Secret carbon trading agreement in Malaysia can reap dire consequences for Indigenous Peoples for generations to come
On 28 October 2021, the Sabah State Government signed the Nature Conservation Agreement (NCA) with the shell company Hoch Standard Pte Ltd (HSPL)[i]. The NCA was signed in secrecy and the Sabahans did not know of it until the news service Mongabay broke it 12 days later, on 9 November[i].
Since then, the agreement has received more and more criticism from civil society, Indigenous Peoples, NGOs, local communities and state officials, while the proponents themselves have tried to keep as much information hidden as possible.
The NCA gives the Singaporean company HSPL commercial monopoly rights over all carbon and other natural capital in two million hectares of Sabah’s forest for 100 years, with the option to renew[i]. While the immediate goal of the deal is carbon trading, the agreement grants the company commercial rights to all natural resources, excluding oil and gas, timber, and mineral resources[i].
The agreement grants a wide frame of rights, but also covers an extremely large area that is equal to 27 per cent of Sabah’s area, accounting for approximately half of the state’s forest area. It is still unknown exactly which land the agreement covers, but the intention is for it to be in the Totally Protected Areas of Sabah[i].
[see the infographic at the end of the article for a detailed explanation]
Violations of Indigenous Peoples’ rights and practices
The NCA has from the get-go been in violation of the rights of the Indigenous Peoples of Sabah. The forest areas suspected to be covered in the agreement are, for a large part, on the ancestral lands and territories of Indigenous Peoples[ii].
The agreement itself is an example of an ongoing commodification of nature and the privatization of collective heritage[ii]. This is not only a problem as the deal presents itself as part of a green economy, but, in fact, also stands in contradiction to natural justice and in opposition to the worldview of the Indigenous Peoples in Sabah who believe that the land is only lent to them by future generations, rather than private, commercial ownership of it. However, ongoing commercialization projects force Indigenous communities to use land titling as a strategy to protect their territories.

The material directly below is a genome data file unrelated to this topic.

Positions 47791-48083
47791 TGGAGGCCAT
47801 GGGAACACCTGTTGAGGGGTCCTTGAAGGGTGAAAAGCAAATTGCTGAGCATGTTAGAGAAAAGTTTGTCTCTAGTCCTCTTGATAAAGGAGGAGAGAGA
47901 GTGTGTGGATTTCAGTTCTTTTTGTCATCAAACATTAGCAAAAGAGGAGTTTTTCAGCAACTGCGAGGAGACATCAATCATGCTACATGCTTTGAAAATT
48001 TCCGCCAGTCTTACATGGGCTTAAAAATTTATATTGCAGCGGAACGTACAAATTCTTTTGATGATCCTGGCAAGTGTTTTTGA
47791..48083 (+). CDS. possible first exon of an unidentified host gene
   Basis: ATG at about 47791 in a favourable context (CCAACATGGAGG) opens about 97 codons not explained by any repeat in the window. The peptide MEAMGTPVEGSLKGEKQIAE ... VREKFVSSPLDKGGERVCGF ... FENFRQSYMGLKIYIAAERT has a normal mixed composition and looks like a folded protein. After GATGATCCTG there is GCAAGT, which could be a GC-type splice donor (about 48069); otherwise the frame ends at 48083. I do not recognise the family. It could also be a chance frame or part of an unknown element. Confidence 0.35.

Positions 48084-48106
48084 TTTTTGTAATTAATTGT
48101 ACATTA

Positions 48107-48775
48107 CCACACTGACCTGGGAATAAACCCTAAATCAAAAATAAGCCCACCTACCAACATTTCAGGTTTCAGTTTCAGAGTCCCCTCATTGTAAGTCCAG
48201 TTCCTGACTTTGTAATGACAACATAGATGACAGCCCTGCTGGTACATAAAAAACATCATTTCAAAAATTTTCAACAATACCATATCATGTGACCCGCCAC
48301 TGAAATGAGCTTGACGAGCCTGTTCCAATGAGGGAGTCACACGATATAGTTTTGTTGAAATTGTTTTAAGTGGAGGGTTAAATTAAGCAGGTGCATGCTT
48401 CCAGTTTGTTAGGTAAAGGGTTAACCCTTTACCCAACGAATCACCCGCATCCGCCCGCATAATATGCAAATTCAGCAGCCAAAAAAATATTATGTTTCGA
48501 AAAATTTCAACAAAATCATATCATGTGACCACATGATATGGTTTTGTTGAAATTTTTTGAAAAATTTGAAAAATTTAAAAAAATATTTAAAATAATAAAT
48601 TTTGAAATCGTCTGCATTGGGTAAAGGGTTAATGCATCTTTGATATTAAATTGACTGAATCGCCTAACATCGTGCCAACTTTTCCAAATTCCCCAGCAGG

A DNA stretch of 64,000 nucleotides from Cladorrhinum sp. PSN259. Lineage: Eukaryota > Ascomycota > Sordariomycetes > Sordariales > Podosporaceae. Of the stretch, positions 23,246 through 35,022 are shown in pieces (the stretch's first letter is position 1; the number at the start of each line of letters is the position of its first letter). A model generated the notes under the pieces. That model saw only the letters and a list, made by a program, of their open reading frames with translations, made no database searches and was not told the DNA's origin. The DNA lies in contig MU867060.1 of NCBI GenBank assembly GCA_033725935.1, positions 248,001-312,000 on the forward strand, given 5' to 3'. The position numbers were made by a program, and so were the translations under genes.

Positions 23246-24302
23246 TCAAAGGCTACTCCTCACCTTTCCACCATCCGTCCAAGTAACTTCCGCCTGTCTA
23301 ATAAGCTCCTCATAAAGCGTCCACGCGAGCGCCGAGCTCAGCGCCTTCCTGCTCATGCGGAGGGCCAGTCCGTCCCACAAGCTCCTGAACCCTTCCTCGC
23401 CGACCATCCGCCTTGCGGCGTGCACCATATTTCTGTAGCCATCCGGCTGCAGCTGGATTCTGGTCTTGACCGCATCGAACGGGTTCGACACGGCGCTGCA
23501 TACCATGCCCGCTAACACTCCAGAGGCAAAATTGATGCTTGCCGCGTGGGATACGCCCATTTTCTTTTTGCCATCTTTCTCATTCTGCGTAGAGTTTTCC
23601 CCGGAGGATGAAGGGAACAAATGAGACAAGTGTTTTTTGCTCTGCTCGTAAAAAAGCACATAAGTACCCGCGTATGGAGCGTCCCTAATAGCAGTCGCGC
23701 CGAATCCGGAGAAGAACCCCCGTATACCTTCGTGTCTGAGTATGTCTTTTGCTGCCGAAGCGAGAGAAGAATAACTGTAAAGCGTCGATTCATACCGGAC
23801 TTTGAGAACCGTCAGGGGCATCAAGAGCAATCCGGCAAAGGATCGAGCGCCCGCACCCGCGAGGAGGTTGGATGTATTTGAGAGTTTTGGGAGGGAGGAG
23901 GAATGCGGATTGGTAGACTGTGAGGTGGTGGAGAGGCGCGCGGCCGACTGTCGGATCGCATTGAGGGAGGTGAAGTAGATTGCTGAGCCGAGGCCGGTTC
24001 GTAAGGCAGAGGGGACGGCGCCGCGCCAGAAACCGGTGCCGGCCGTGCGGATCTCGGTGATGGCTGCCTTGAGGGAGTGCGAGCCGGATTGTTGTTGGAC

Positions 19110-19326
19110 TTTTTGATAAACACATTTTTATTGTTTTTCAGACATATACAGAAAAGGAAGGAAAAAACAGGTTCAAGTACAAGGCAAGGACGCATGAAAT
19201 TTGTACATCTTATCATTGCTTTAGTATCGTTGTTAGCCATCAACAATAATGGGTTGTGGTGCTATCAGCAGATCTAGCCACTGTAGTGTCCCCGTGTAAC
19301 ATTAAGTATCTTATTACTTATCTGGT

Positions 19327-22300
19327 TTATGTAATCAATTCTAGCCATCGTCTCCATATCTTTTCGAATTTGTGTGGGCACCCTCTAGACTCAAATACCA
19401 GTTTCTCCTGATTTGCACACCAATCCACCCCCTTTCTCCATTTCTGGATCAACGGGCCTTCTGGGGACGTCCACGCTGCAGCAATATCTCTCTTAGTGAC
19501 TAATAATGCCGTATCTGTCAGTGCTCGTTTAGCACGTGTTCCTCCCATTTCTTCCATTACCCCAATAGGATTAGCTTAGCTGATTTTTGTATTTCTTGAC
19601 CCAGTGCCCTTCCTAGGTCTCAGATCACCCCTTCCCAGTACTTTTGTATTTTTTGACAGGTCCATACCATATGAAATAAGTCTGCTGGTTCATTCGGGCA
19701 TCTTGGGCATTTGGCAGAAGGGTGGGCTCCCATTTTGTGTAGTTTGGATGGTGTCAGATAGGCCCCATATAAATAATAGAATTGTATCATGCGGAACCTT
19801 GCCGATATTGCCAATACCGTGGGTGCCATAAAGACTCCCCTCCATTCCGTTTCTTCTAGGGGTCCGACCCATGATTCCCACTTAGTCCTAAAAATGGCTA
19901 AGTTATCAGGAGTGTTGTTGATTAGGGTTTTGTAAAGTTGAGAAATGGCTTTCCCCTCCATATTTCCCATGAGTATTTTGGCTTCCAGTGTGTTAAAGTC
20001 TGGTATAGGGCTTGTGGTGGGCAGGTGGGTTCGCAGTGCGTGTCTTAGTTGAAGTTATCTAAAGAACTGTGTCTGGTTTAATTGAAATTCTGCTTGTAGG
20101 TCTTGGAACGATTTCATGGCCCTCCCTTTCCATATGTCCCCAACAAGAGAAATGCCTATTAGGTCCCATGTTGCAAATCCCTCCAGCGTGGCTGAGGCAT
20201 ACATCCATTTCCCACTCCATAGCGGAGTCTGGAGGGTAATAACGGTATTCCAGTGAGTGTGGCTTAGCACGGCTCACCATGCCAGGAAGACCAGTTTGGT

The process of designing the agreement has also ignored the Indigenous Peoples’ right to be part of decisions concerning their traditional territories, lands and natural resources[ii]. Further, the agreement itself doesn’t include any consideration of their right to self-determination or free, prior and informed consent (FPIC), and these rights are therefore likely to be violated further[ii], as are their rights to access to land, health, well-being, housing and food security[ii]. All these are rights secured in the UN Declaration on the Rights of Indigenous Peoples (UNDRIP) which Malaysia is a party to[ii].
The secrecy and uncertainty as to what exactly is in the agreement and precisely which forest areas are covered is also an issue for Indigenous Peoples as they don’t know which peoples and their lands will be affected and how.
To uncover more about the consequences of the NCA for Sabah’s Native communities, Adrian Lasimbang, Executive Director of the Right Energy Partnership with Indigenous Peoples, filed a case at the Sabah High Court to request information. Lasimbang won the suit and was provided with documents on 19 January 2022[i].
An agreement riddled with issues and failed logic
The documents Lasimbang obtained, along with leaked information, have been used to analyze the agreement which has uncovered a wide array of falsehoods and problems.
An independent study has found that the NCA is fundamentally flawed as the agreement is to trade carbon from Totally Protected Areas and lacks “additionality”[i], referring to the basis of carbon trading which is to market additional carbon sequestered by the restoration of forest areas. This, however, is unlikely in the case of Totally Protected Areas[ii], where, following Malaysia’s National Forestry Act, National Parks Act and Wildlife Conservation Act[iii], the expectation is that forest conservation is already taking place and will continue even without the funding from carbon credits. Thus, the carbon sequestering provided by the NCA cannot be classified as additional, which conflicts with the principles of carbon trading.
The independent study report also concluded that certification under any internationally recognized carbon standard is not probable for the NCA as it is unlikely that it can derive sufficient additional revenue to cover the cost of restoration[ii], which is completely antithetical to the agreement.
Several other concerning problems are exposed in a fact sheet prepared by the Carbon Sovereign Sabah Coalition[iv]. These include, among others, that:
- the NCA is governed by both the laws of Singapore and Sabah,